1. Congress should exercise oversight. Prospective international students and scholars make decisions informed by a variety of factors, including their perceptions of a host country’s hospitality and additional bureaucratic burdens associated with entry into the country. The U.S. House of Representatives and U.S. Senate should host hearings on the contributions of international students and the policies that affect the flow of talent to the United States. Topics could include: the U.S. Citizenship and Immigration Services (USCIS) policies on unlawful presence for F, J, and M nonimmigrants; processing delays and backlogs, and technology to improve immigration services; a direct path to green cards for international students; limited visa validity for certain Chinese graduate students to 12 months; and key provisions in current law and policy that must remain in place, such as duration of status (D/S), and optional practical training (OPT).
  2. Preserve policies that support international education.
    • Duration of status for foreign students and exchange visitors (F, M, J status). For decades, students have been granted immigration status that lasts for the period of time they are engaging in their studies and practical training, known as duration of status or D/S. Alarmingly, the administration included the elimination of D/S in the administration's Unified Agenda of Regulatory and Deregulatory Actions of September of 2018. Maintaining this policy is necessary because the time for study can fluctuate given the changing goals and actions of the student. For example, a student who begins studying at a community college may transfer to a 4-year institution. Providing ongoing immigration status – duration of status – as long as the student complies with the law reflects the reality of study. USCIS will be unable to timely adjudicate the filings that a change of D/S policy would generate. USCIS already struggles with long backlogs and delays. As of January 16, 2019, the processing time for extension of foreign student status is 11.5 to 15 months at the USCIS Vermont Service Center. USCIS average processing times have increased by 46% over the past two fiscal years and 91% since fiscal year 2014.1 Ending D/S would exacerbate an existing problem by adding an enormous number of new extensions of status filings.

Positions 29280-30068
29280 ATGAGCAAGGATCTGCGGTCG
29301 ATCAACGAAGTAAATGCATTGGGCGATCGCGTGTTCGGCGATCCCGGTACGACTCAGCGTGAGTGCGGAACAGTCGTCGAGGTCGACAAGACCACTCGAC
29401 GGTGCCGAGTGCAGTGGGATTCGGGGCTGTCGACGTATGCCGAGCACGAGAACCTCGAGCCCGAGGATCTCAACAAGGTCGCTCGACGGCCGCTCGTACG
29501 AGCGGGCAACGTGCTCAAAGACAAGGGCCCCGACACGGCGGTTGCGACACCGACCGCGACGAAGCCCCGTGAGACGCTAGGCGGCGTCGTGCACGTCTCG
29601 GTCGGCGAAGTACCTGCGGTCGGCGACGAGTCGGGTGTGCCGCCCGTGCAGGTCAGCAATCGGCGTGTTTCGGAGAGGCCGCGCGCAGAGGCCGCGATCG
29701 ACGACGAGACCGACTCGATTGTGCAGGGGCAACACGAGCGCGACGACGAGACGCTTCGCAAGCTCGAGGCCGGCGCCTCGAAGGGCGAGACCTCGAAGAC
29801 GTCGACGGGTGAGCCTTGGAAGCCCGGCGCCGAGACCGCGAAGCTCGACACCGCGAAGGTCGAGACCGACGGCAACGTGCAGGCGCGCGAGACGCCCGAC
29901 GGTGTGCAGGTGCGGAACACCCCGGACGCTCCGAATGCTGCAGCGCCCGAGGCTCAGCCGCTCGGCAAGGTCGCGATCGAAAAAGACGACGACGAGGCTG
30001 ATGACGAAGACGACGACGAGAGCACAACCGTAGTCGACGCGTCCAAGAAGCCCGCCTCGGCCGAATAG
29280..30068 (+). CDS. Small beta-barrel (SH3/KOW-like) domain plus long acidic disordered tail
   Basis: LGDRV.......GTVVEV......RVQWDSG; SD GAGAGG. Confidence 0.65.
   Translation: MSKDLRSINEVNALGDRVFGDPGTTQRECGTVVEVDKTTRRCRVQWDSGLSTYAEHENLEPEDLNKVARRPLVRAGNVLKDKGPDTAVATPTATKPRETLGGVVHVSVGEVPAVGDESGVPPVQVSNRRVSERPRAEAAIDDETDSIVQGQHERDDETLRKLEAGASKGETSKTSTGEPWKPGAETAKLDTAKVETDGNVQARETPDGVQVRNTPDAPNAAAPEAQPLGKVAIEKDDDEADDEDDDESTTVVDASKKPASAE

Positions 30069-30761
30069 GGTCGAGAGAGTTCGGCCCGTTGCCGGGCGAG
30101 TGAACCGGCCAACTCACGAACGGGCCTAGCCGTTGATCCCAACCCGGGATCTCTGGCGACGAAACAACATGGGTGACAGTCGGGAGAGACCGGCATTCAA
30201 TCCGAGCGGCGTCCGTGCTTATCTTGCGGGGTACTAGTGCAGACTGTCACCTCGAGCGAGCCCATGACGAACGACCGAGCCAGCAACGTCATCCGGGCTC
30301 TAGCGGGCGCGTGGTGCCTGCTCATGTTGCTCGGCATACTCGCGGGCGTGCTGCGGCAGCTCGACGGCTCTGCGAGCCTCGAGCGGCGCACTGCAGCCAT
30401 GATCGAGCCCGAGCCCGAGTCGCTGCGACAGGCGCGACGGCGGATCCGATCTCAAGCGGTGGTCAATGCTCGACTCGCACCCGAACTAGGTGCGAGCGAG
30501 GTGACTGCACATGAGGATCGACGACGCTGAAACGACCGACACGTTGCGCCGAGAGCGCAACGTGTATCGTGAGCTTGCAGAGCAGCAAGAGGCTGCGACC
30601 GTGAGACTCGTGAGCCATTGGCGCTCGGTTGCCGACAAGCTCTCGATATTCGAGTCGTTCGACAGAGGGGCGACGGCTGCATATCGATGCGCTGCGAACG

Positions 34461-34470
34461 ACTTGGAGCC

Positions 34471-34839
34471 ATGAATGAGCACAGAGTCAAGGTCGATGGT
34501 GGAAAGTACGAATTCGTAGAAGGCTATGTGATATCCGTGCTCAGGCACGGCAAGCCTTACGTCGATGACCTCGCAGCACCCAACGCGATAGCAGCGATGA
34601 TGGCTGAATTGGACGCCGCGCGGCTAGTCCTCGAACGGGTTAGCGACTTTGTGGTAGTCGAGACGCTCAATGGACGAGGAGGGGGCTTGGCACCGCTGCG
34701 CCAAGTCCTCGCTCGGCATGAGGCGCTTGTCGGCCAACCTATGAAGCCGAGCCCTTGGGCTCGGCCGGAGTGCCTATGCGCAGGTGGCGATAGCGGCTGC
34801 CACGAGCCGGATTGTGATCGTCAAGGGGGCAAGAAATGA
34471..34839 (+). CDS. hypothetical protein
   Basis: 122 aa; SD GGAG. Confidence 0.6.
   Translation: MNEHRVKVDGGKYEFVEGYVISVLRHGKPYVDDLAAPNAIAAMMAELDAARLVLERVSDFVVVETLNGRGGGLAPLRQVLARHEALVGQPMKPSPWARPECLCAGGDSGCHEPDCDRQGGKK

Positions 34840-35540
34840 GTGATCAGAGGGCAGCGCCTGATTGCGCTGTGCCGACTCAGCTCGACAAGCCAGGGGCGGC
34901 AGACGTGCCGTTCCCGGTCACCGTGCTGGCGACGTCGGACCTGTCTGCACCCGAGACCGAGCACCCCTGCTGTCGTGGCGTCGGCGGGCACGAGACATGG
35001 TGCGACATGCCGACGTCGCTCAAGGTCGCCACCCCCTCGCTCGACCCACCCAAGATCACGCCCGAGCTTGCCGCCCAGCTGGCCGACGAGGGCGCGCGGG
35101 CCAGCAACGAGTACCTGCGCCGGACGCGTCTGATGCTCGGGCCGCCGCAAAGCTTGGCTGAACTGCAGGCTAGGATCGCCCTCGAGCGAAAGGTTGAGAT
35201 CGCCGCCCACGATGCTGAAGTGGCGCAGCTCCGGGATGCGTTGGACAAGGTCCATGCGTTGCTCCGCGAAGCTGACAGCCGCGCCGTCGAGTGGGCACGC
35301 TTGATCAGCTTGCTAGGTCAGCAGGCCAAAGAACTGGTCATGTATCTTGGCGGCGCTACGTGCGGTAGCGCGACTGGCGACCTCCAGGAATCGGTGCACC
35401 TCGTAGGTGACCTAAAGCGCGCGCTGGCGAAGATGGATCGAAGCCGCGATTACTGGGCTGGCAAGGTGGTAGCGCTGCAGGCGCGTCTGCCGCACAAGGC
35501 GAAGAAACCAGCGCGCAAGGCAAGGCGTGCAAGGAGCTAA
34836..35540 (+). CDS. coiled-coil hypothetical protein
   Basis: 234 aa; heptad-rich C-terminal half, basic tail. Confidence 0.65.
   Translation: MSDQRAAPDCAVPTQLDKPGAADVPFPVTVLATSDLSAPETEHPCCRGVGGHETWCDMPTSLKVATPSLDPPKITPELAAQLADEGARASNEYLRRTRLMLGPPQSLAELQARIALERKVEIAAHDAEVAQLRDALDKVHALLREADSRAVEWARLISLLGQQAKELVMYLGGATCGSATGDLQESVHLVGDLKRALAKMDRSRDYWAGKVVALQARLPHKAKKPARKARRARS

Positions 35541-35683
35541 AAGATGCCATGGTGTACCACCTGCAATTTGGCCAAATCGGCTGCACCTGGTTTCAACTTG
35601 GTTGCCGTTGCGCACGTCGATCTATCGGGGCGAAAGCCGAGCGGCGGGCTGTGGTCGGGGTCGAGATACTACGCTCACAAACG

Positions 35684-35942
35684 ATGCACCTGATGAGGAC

• Experiential learning opportunities for foreign students and authorize employment for their families. USCIS included elimination of OPT in both the 2018 Spring and Fall Administration's Unified Agenda of Regulatory and Deregulatory Actions. Experiential learning, OPT for international students, is a key component of U.S. higher education. Access to this opportunity attracts international students, and our competitor countries use their similar programs to attract students away from the United States.
     

Contact
Jill Allen Murray, Senior Director, Public Policy and Legislative Strategy
202.737.3699 x4410; jillam@nafsa.org

More Information

www.nafsa.org/internationalstudents


1 AILA Policy Brief: USIS Processing Delays Have Reached Crisis Levels Under the Trump Administration, January 30, 2019, https://www.aila.org/infonet/aila-policy-brief-uscis-processing-delays.